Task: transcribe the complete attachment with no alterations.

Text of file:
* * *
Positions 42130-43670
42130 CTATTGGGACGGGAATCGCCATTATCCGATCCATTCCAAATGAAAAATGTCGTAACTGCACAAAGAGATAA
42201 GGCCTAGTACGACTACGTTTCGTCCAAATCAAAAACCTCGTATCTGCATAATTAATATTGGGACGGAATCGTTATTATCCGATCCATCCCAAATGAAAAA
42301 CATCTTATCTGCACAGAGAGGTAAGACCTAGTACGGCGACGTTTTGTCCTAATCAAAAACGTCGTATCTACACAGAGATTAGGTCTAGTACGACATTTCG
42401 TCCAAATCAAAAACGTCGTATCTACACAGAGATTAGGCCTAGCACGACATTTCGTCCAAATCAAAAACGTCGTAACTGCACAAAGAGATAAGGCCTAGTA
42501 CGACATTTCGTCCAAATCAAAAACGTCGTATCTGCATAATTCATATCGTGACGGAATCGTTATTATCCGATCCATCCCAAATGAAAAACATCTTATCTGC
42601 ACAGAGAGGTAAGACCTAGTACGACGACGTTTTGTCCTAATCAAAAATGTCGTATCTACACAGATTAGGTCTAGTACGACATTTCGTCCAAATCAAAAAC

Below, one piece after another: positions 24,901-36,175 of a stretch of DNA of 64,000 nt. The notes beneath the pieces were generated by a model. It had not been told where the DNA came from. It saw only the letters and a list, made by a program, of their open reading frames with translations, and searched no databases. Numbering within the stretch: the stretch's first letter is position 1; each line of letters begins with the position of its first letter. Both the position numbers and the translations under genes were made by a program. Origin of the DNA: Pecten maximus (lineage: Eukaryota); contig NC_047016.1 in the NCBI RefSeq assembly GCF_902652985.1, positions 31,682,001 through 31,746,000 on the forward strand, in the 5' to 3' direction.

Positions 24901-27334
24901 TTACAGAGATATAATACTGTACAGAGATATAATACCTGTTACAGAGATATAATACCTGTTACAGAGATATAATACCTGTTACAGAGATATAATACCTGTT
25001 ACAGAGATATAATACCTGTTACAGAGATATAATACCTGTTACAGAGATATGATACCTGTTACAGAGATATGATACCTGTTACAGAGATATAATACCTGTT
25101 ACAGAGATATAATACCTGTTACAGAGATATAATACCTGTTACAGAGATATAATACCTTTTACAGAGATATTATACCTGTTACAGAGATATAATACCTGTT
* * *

Positions 42130-43670
42130 CTATTGGGACGGGAATCGCCATTATCCGATCCATTCCAAATGAAAAATGTCGTAACTGCACAAAGAGATAA
42201 GGCCTAGTACGACTACGTTTCGTCCAAATCAAAAACCTCGTATCTGCATAATTAATATTGGGACGGAATCGTTATTATCCGATCCATCCCAAATGAAAAA
42301 CATCTTATCTGCACAGAGAGGTAAGACCTAGTACGGCGACGTTTTGTCCTAATCAAAAACGTCGTATCTACACAGAGATTAGGTCTAGTACGACATTTCG
42401 TCCAAATCAAAAACGTCGTATCTACACAGAGATTAGGCCTAGCACGACATTTCGTCCAAATCAAAAACGTCGTAACTGCACAAAGAGATAAGGCCTAGTA
42501 CGACATTTCGTCCAAATCAAAAACGTCGTATCTGCATAATTCATATCGTGACGGAATCGTTATTATCCGATCCATCCCAAATGAAAAACATCTTATCTGC
42601 ACAGAGAGGTAAGACCTAGTACGACGACGTTTTGTCCTAATCAAAAATGTCGTATCTACACAGATTAGGTCTAGTACGACATTTCGTCCAAATCAAAAAC

Below, one piece after another: positions 24,901-36,175 of a stretch of DNA of 64,000 nt. The notes beneath the pieces were generated by a model. It had not been told where the DNA came from. It saw only the letters and a list, made by a program, of their open reading frames with translations, and searched no databases. Numbering within the stretch: the stretch's first letter is position 1; each line of letters begins with the position of its first letter. Both the position numbers and the translations under genes were made by a program. Origin of the DNA: Pecten maximus (lineage: Eukaryota); contig NC_047016.1 in the NCBI RefSeq assembly GCF_902652985.1, positions 31,682,001 through 31,746,000 on the forward strand, in the 5' to 3' direction.

Positions 24901-27334
24901 TTACAGAGATATAATACTGTACAGAGATATAATACCTGTTACAGAGATATAATACCTGTTACAGAGATATAATACCTGTTACAGAGATATAATACCTGTT
25001 ACAGAGATATAATACCTGTTACAGAGATATAATACCTGTTACAGAGATATGATACCTGTTACAGAGATATGATACCTGTTACAGAGATATAATACCTGTT
25101 ACAGAGATATAATACCTGTTACAGAGATATAATACCTGTTACAGAGATATAATACCTTTTACAGAGATATTATACCTGTTACAGAGATATAATACCTGTT